Tuesday, May 22, 2018

23/05/2018: Microbial-based solutions for sustainable shrimp farming

by Lallemand Animal Nutrition, Blagnac, France

At the latest Asian-Pacific Aquaculture 2018 conference (APA 18) in Taipei, Taiwan, Lallemand Animal Nutrition, shared the results of new studies conducted in partnership with ShrimpVet Laboratory at Nong Lam University.

These studies encompass the development and evaluation of functional feed ingredients to help address important shrimp health issues such as Enterocytozoon hepatopenaei (EHP) challenge, or white feces syndrome (WFS), as well as the development of integrated bioremediation strategies for pond water management. They suggest different approaches to answer important issues of shrimp health, nutrition and management in a sustainable way.

Microbial-based functional ingredients for aquafeed: New perspectives
EHP is an intracellular parasite that targets the shrimp hepatopancreas and gut epithelial lining, causing stunted growth. It generates severe losses across Asia, either directly or in association with other pathogens.

The trial results were presented by Eric Leclercq, Ph.D., Aquaculture R&D and Technical Support Manager with Lallemand Animal Nutrition. The trial was conducted at ShrimpVet Laboratory in Ho Chi Minh City, Vietnam, on EHP-challenged juvenile whiteleg shrimp.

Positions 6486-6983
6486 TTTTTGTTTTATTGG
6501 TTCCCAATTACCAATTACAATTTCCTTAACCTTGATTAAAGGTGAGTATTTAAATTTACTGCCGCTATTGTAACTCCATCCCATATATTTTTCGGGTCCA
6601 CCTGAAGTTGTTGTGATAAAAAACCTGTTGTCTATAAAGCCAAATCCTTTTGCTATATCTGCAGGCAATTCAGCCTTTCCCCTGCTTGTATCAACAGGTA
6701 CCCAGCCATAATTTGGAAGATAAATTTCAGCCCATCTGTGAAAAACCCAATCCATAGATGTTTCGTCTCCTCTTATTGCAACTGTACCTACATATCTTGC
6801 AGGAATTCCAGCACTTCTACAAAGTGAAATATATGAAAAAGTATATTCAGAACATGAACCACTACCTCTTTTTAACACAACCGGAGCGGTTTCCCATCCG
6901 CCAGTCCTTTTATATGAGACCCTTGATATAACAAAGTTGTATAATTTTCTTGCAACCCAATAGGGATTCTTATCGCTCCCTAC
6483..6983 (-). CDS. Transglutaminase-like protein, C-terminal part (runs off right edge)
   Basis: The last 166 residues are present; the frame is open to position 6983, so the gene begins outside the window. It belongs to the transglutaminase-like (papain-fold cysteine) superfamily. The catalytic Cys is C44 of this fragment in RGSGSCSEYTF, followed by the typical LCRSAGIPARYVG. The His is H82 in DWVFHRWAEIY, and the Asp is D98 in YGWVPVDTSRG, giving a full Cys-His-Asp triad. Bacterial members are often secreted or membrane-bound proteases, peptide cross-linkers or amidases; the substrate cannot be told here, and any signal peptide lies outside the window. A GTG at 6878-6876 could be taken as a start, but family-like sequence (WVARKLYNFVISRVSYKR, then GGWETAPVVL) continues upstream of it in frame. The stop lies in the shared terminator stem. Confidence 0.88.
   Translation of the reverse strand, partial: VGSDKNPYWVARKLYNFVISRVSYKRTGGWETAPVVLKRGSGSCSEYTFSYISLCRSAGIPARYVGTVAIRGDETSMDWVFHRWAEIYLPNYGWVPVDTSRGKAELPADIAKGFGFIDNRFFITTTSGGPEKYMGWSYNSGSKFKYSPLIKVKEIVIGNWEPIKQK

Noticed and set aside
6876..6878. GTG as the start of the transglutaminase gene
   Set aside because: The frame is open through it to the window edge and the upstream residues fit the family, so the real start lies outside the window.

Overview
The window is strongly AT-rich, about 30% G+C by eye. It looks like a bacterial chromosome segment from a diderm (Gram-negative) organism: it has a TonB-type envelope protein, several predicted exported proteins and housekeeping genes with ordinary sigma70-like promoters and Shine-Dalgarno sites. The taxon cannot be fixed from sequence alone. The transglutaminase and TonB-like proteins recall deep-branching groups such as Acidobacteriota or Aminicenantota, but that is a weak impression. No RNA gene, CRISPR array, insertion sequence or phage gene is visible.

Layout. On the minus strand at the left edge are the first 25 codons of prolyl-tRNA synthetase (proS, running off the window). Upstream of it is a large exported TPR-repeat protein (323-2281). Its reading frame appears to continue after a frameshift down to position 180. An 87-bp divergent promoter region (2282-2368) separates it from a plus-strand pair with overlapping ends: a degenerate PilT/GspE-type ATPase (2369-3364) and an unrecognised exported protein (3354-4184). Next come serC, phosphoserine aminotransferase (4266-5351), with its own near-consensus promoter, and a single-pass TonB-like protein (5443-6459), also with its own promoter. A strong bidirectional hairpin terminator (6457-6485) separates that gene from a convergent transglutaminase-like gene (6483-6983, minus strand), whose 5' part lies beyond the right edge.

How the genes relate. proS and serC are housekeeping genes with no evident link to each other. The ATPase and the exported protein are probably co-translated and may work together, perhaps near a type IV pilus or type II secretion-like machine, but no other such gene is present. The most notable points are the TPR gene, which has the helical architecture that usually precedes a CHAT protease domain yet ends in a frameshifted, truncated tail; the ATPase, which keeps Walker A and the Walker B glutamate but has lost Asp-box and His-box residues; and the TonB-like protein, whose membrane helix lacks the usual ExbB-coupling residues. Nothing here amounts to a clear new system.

It evaluated a multi-strain yeast-based additive developed by Lallemand Animal Nutrition — YANG — with enhanced immune-modulating properties and binding activities against undesirable bacteria. YANG was fed for 14-days prior to the disease challenge and during the challenge period.

“With YANG, the pathogen load in the hepatopancreas, measured by qPCR, was reduced at all time points and by up to 64 percent at the peak of infection. As a result, the body weight of challenged shrimp was 7.9 percent higher thanks to, interestingly, a much-reduced prevalence of severely compromised animals” Dr Leclercq explained. “YANG, applied preventively and over an EHP challenge period, can thus help contribute to reducing the severity of the EHP outbreak and related loss of growth. Importantly, ‘runt’ shrimp typically act as disease reservoir, so reducing their prevalence can help safeguard the crop to harvest,” he concluded.

As with EHP, White Feces Syndrom (WFS) is a pathology that strongly affects shrimp growth and FCR, but also survival. The infectious nature of the disease, and development of a challenge model, were only recently described by Professor Loc Tran from ShrimpVet Laboratory. The trial presented at APA 2018 aimed at assessing the potential of YANG to help mitigate the severity and impact of the syndrome, using the recently available WFS challenge model.

Results indicated a lower prevalence of gross syndromes at the peak of infection, a lower loss of body-weight and a clear trend towards a higher survival. This highlights for the first time, thanks to YANG unique properties, the potential of a microbial-based solution as part of an integrated management program to support good health and performance under these conditions.

Read the full article, HERE.

Visit the Lallemand Animal Nutrition website, HERE.

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